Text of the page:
General Social Survey - Caregiving and Care Receiving (GSS)

Detailed information for 2011 (Cycle 26, Pilot Survey)




Every 5 years

Record number:


The two primary objectives of the General Social Survey (GSS) are: to gather data on social trends in order to monitor changes in the living conditions and well being of Canadians over time; and to provide information on specific social policy issues of current or emerging interest.

The purpose of this survey is to provide a snapshot of the lives of caregivers and care receivers in today's Canada.

Data release - No data will be released for the pilot portion of GSS Cycle 26.


This survey collects data on the situation of Canadians who receive help or care because of a long-term health condition, a disability or problems related to aging, and of those who provide help or care to family members or friends with those conditions. Data from this survey will help us to better understand the needs and challenges faced by these Canadians, and allow policy makers to design programs that meet their needs.

Questions in the survey cover the types and amount of care family caregivers provide, the kinds and amounts of care Canadians receive, and the unmet needs of those who need care but are not receiving it. An expanded set of questions covers the impact of caregiving on various aspects of the lives of caregivers. All respondents are asked questions about their overall health, employment, housing and other socio-demographic characteristics such as birth place, religion and language.

Results from this survey will be used by analysts and researchers to study current situations and trends, and by many government departments to develop policies and programs that can have an impact on individuals who receive care, their families, those who provide care, and those who may need or provide care in the future.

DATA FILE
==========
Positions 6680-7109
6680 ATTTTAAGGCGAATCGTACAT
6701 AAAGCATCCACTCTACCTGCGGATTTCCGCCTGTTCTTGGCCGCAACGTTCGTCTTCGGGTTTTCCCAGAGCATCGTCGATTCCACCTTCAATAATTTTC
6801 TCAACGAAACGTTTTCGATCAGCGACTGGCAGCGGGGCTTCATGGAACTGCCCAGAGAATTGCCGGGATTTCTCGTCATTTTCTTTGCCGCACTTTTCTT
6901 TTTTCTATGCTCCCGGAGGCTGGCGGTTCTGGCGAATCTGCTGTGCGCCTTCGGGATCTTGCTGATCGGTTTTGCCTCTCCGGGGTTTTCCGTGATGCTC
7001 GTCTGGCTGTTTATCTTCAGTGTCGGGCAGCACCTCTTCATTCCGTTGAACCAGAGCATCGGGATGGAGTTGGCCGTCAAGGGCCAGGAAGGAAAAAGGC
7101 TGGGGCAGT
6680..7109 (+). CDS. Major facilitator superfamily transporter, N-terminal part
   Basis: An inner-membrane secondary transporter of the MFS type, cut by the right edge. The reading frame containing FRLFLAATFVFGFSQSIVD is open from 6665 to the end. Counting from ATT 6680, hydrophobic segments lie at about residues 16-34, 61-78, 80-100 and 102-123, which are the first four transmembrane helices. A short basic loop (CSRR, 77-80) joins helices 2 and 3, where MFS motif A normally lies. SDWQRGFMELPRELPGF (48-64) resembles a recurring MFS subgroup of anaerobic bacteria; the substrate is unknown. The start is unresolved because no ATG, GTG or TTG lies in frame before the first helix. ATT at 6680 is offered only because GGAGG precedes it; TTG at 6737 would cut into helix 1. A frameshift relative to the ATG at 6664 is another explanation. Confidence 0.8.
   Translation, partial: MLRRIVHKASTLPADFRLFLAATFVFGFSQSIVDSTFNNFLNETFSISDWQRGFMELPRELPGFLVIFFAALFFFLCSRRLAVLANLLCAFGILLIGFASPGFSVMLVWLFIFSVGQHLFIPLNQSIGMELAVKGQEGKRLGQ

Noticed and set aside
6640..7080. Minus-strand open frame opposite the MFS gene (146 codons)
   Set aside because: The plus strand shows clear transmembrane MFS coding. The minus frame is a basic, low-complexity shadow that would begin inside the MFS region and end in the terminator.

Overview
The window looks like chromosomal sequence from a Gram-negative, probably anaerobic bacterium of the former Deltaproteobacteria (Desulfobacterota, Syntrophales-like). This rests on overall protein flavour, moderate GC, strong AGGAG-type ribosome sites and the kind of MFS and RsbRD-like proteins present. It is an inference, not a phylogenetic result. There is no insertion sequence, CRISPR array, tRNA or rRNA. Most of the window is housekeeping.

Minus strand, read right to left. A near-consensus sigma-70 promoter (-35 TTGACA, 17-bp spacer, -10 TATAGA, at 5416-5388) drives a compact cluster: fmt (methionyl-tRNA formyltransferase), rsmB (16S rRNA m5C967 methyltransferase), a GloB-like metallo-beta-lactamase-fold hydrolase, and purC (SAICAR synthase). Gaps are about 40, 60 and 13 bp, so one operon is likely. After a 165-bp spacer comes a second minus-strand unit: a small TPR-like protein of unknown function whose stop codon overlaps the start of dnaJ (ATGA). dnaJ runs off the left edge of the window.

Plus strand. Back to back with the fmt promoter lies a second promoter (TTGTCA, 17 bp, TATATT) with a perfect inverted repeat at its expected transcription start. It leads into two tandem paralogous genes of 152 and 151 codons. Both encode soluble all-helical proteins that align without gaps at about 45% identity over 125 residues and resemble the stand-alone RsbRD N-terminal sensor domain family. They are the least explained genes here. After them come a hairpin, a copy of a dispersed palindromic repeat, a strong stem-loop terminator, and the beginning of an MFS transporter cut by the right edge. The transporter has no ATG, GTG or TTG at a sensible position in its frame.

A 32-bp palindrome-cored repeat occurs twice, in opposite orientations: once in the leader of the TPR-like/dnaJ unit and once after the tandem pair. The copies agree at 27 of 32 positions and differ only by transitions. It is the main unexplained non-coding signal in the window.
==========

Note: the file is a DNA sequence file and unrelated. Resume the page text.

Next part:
Statistical activity

This record is part of the General Social Survey (GSS) program. The GSS, originating in 1985, conducts telephone surveys. Each survey contains a core topic, focus or exploratory questions and a standard set of socio-demographic questions used for classification. More recent cycles have also included some qualitative questions, which explore opinions and perceptions.

Until 1998, the target sample of respondents was approximately 10,000 persons. This was increased in 1999 to 25,000. With a sample of respondents of 25,000, results are available at both the national and provincial levels and possibly for some special population groups such as disabled persons and seniors.


  • Society and community

Data sources and methodology

Target population

The target population for the GSS on Caregiving and Care Receiving is the Canadian population aged 15 and over, living in the 10 provinces, and not residing in institutions.

In the GSS, all respondents are contacted by telephone. Thus persons in households without telephones cannot be interviewed. However, persons living in such households represent less than 2% of the target population.

Instrument design

The questionnaire was designed based on research and extensive consultations with data users. Qualitative testing, conducted by Statistics Canada's Questionnaire Design Resource Center (QDRC), was carried out, where one-on-one in-depth interviews with respondents from across Canada highlighted questions that worked well and others that needed clarification or redesign. QDRC staff compiled a detailed report of the results along with their recommendations. All comments and feedback from qualitative testing were carefully considered and incorporated into the survey when possible.